How to Set Up Your Emergency Fund
Your emergency fund can help you cover the cost of life’s unpleasant surprises like medical bills, car repairs, or even job loss. Read more…
I’m sure you’ve noticed there’s a common formula behind most “easy ways to save money” articles. It goes something like this:
“Skip the morning latte/brown bag your lunch/cook dinner at home, and you’ll save ‘$X’ in a year.”
There’s a good reason this formula exists (even if it’s a somewhat tired concept): it works.
Those little savings really do add up, and that’s the main point of the story I’m going to tell you about my $50 investment. But I think it’s equally, if not more important, to note why the formula oversimplifies the concept of saving.
Maybe you’ve conditioned yourself to equate your morning latte with getting in your work mindset. Maybe your lunch out is your hour escape from a high-pressure job. Or maybe your weekly dinner date with your significant other is what you credit for your great relationship.
The point is, everyone has different priorities, and some of those “little” things may involve cutting far more than a small monetary expenditure from your day. Even if you manage to do so, is it worth it? Is it sustainable? Instead of trying to cut out a number of little things, think through one or two items that make the most sense.
Rather than racking your brain for little things to give up, take a step back and divide your expenditures into three categories: basic, discretionary and unnecessary.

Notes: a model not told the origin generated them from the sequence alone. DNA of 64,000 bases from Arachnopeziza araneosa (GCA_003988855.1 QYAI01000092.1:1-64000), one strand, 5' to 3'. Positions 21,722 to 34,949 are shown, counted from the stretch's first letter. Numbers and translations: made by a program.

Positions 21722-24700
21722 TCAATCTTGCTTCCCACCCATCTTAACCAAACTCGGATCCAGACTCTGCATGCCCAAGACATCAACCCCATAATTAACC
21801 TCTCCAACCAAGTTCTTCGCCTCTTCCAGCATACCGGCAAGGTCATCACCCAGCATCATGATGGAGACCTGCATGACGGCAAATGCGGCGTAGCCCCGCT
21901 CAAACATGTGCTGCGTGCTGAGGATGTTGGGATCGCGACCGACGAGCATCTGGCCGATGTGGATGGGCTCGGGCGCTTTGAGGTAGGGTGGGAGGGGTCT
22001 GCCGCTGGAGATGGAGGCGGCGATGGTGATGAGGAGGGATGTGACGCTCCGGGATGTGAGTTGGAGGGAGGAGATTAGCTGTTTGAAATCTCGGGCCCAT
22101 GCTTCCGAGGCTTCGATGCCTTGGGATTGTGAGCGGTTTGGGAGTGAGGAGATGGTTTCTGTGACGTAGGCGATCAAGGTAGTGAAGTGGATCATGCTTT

A few years back, I decided that I had enough of going through the process of having my hair professionally cut each month. Not because I couldn’t afford it. I could. In fact, I consider monthly haircuts to be a very basic and justifiable expense. It’s certainly not an unnecessary expense, nor is it even discretionary. My hair needs to be cut from time to time.
Four years ago, I logged into my Amazon account, and invested $50 in an electric clipper and some basic shears. From then on, I taught myself how to cut my own hair. After a little trial and error, I got the hang of it, and I’ve been doing it ever since. Thus far, this $50 purchase has saved me over $2,000 and counting. This equates to a return on investment of 4,000%, not including the returns received by reinvesting these savings.
Again, this course of action wasn’t necessary. I gave up a basic expense that I could comfortably afford. I did this because, for me, it was a painless way to save (and thus earn) a meaningful sum of money. This approach is not viable or advisable to all, or even most people. But if you search deeply enough, you can find simple and sustainable ways to make similar progress in savings. For me, it was a haircut. What’s yours?